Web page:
Grooms has also jammed her book full of factual information regarding the bears' habitat and habits, food sources and behaviors. (To further stress Grooms' use of precise nouns, you may also want to read We Are Wolves.)
Two or three 45-minute class periods (depending on the amount of time students need to research their animals)
We Are Bears Pre-Writing Sheet.docNoun-Inspired Animal Reports Graphic Organizer.pdf
- Picture book We Are Bears by Molly Groom
- Copies of the We Are Bears Pre-Writing Sheet
- Copies of Noun-Inspired Animal Reports Graphic Organizer
- Books for animal research or arranged time in library or computer lab
Anticipatory Set: Ask students to list interesting animal related words, such as: scratch, burrow, cat-nap, hibernate, climb, run, etc.
- Conduct a mini- lesson on how to turn verbs into nouns. You can use the list generated in the anticipatory set. Help students turn the interesting animal-related words into nouns (burrower, cat-napper, climber, protector, consumer, hibernator).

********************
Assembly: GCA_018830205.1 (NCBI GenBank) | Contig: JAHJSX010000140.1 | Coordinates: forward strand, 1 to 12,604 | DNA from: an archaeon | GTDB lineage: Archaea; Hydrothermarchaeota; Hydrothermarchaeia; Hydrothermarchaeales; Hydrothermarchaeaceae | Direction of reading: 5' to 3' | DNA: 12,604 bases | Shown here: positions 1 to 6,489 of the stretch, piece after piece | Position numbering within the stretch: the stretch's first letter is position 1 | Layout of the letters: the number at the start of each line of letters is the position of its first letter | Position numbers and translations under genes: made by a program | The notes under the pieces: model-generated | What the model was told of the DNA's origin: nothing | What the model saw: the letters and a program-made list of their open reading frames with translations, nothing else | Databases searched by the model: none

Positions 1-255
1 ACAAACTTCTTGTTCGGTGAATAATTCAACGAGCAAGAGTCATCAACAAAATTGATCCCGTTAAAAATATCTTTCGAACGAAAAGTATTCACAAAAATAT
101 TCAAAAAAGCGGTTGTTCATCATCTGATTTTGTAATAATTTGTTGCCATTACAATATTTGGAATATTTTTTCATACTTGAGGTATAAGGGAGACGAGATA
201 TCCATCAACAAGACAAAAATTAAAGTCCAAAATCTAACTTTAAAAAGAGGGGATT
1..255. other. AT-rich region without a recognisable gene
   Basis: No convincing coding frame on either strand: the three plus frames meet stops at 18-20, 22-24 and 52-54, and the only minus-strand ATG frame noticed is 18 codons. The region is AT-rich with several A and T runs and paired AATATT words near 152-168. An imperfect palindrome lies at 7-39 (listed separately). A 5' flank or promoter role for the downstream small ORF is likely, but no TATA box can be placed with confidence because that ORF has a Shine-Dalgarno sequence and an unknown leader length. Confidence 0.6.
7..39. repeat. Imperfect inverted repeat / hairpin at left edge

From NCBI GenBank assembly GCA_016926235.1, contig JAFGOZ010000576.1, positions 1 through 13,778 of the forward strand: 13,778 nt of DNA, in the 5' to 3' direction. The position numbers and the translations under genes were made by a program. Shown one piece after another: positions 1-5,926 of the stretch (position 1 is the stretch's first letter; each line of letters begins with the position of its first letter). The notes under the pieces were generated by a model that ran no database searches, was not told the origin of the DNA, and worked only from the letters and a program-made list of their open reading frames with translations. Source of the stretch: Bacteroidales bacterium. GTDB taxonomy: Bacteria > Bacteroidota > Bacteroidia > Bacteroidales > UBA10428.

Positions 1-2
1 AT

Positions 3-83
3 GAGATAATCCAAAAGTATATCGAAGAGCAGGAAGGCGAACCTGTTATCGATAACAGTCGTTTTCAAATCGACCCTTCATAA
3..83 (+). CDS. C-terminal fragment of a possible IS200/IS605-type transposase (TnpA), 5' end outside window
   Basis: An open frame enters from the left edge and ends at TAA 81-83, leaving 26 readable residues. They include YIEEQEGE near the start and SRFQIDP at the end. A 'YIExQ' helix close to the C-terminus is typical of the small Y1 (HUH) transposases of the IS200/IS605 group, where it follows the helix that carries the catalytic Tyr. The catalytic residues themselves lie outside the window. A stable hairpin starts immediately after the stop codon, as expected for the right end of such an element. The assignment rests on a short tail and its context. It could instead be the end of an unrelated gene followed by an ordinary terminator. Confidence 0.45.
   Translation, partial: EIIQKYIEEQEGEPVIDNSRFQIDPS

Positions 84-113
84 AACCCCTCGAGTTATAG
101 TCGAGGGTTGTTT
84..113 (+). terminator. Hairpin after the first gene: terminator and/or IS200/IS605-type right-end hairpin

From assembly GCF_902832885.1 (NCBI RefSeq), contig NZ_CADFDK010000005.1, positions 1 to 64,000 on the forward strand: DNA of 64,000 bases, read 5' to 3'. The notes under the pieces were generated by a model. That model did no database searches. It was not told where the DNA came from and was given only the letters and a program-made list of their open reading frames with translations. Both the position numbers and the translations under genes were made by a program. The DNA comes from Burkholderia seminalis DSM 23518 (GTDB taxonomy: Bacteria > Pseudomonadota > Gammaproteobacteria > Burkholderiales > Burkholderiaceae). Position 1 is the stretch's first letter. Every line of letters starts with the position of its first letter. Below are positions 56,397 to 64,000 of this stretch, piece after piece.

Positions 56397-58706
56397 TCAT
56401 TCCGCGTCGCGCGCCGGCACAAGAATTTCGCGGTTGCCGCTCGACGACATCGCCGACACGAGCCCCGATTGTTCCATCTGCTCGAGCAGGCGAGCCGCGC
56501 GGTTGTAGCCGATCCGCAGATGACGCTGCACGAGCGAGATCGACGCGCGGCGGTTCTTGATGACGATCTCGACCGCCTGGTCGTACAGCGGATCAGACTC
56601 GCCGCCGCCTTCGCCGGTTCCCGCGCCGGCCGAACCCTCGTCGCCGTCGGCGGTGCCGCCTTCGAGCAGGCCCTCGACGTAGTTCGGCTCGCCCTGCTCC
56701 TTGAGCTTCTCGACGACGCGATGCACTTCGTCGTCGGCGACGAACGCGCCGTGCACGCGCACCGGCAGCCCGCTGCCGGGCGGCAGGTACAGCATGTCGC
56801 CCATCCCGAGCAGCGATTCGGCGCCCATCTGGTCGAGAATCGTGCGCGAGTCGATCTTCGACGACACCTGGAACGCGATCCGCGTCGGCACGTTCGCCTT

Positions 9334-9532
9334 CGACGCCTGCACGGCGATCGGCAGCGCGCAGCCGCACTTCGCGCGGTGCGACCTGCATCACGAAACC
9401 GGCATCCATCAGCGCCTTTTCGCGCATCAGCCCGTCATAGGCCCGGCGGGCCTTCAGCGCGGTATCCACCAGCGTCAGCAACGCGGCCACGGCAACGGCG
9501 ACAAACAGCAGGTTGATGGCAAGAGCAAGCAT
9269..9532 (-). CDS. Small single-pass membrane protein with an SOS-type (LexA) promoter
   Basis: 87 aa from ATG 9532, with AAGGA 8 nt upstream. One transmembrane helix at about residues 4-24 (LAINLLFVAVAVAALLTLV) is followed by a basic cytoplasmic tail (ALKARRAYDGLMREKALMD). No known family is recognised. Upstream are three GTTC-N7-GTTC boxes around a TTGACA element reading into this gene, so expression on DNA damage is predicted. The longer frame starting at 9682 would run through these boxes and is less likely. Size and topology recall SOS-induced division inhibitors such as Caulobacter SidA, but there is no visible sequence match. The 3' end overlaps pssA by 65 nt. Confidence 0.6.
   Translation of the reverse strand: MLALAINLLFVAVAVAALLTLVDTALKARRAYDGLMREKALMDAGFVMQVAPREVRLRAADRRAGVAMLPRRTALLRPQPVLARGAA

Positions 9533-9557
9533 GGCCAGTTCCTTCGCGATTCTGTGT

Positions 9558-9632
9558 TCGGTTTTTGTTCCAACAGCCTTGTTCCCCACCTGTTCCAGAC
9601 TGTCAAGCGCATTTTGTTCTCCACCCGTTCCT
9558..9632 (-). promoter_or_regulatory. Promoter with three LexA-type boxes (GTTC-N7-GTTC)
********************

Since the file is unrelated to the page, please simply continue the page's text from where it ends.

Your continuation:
- Introduce the picture book We Are Bears. Tell students that the author, Molly Grooms, has chosen precise and interesting nouns to describe her beloved bears. While listening to the story, they will learn all about bears, their habitat, and habits.
- Read the book aloud to the class. Ask students to note the precise nouns that the author uses to describe the bears. After reading, ask students to identify one or two things they learned about bears.